Truly.. abusers of any sort like silence from their victims. It means they can do as they please without fear of consequences.

      You’re so right about your NMIL. Mean mothers in-law are pretty much a joke. Remember the TV show “Everybody Loves Raymond”? Marie reminded me of my own NMIL except Marie’s intentions were at least good most of the time. My NMIL’s were always cruel. Anyway people seem to think mean mils are harmless when nothing could be further from the truth! Mine did plenty of damage to me as well as my marriage. I wanted to divorce my husband many times because of her. Not only her meanness but how well she trained my husband to defend her no matter what.

      I hope your blog helps you to deal with everything you’ve experienced. Writing it out can be so helpful. Something about seeing things in black & white can be very therapeutic. If you want to talk, you’re always welcome to talk to me if you like. You can comment here or email me at CynthiaBaileyRug@aol.com


  2. Yes, my NMIL is exactly like Marie from Everybody Loves Raymond! Except Marie is kinda cute and doesn’t have violent tantrums. I used to think that show was funny, but now it hits too close to home. Thank you for your help. Your blog is especially helpful because of your biblical references and advice!


    • Sounds like Marie is your NMIL’s good twin.. that’s how I thought of her with my NMIL- the good twin & mine was the evil twin. lol

      It really is a funny show, but like you, it hits a bit too close to home for my comfort as well sometimes.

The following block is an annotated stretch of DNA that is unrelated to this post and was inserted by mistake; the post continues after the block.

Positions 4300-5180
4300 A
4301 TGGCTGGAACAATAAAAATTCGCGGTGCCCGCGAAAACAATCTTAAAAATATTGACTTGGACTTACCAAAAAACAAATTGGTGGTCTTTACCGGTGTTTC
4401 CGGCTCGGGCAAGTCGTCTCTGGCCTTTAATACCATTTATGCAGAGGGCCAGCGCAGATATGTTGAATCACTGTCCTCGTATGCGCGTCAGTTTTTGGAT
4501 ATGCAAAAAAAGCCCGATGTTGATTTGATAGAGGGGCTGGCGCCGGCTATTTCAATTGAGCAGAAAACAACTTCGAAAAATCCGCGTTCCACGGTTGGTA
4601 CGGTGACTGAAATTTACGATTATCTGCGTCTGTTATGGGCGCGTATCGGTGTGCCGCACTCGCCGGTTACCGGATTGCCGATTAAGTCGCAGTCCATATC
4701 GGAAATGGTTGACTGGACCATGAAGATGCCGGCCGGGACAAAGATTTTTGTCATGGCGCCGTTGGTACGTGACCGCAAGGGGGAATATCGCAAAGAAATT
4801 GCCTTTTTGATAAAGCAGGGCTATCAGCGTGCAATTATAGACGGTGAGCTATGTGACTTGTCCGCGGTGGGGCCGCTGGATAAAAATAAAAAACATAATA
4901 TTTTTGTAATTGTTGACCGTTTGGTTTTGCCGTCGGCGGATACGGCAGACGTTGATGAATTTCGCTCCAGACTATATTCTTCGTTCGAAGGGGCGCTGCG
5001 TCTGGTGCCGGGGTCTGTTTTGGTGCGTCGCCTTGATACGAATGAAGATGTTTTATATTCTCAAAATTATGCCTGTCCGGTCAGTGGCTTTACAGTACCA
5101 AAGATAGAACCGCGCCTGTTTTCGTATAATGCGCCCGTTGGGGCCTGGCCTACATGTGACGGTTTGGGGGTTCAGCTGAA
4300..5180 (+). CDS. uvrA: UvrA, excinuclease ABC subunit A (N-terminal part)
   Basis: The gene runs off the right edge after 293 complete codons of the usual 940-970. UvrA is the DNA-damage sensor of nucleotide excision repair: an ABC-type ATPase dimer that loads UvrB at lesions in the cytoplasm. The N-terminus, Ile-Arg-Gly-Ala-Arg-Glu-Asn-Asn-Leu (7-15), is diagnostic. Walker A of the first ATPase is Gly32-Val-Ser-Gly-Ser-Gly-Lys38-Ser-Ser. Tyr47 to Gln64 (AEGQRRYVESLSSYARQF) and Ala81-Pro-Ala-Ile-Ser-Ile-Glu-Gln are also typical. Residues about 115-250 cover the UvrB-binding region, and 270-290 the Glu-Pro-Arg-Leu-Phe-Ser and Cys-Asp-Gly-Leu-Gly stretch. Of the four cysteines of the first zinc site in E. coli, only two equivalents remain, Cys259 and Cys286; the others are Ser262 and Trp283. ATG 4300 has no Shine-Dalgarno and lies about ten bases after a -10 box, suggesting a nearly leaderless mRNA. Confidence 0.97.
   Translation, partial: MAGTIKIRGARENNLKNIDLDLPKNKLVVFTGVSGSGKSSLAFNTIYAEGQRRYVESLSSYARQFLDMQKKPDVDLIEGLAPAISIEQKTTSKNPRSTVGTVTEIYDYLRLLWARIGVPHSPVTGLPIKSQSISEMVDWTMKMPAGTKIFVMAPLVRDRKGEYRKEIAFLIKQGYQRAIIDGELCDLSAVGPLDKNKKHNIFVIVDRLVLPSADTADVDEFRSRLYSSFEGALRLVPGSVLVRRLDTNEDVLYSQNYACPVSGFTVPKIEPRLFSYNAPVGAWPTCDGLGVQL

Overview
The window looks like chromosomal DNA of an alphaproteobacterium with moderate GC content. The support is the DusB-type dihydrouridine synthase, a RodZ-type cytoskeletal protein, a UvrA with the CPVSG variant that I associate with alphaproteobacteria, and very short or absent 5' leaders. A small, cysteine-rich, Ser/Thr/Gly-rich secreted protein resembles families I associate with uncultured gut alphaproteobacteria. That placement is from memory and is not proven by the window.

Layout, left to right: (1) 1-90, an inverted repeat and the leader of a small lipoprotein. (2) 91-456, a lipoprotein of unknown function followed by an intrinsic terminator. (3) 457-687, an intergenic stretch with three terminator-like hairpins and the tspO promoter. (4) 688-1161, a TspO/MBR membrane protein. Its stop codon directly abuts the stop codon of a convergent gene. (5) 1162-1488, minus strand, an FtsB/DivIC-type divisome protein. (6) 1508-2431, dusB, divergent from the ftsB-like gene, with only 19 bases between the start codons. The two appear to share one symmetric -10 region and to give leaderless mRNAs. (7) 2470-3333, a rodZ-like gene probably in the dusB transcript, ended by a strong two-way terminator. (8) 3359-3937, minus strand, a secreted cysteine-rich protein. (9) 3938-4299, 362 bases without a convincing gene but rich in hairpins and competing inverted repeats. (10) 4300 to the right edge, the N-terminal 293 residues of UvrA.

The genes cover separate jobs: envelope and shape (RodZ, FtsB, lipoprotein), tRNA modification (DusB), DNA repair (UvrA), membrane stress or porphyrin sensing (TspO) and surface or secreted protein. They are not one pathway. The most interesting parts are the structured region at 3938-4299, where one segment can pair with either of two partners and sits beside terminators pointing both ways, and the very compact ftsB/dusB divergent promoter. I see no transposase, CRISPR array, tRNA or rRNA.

thank you so much! I’m glad my blog has helped you! ❤


  3. It took me a long time to feel like I had a right to tell my story. There are some people who just can’t handle the truth though so I only share when it’s safe. Blogging helps a lot as does journaling and therapy.

    Liked by 1 person

    • It’s hard to really believe you have that right isn’t it?

      You’re smart though, sharing it only when it’s safe. Sharing with unsafe people can do more harm than good.

      Writing it out as well as talking about it helps, too. You’re very wise!

      Liked by 1 person

      • Well some people have to learn the hard way so my “wisdom” was earned the hard way, believe me. Thanks, though. I do truly believe we have a right and somewhat a responsibility to share our stories to help others who have and are struggling and suffering. The abuser doesn’t own the story. We do. If they don’t want others to know how rotten they are then they need to stop doing the awful things they do.

        Liked by 1 person

  4. Lovely read. If I wasn’t blogging under a pseudonym, I wouldn’t say half the things I do. Even then sometimes, I do feel shame – shame because I stayed so long in a abusive relationship, and yes, the first thing people would say is “why did you stay so long”? I don’t know. Inexplicable. Thank you for this. One day I will share my blog with my friends, with no shame. For now, I am working through it. x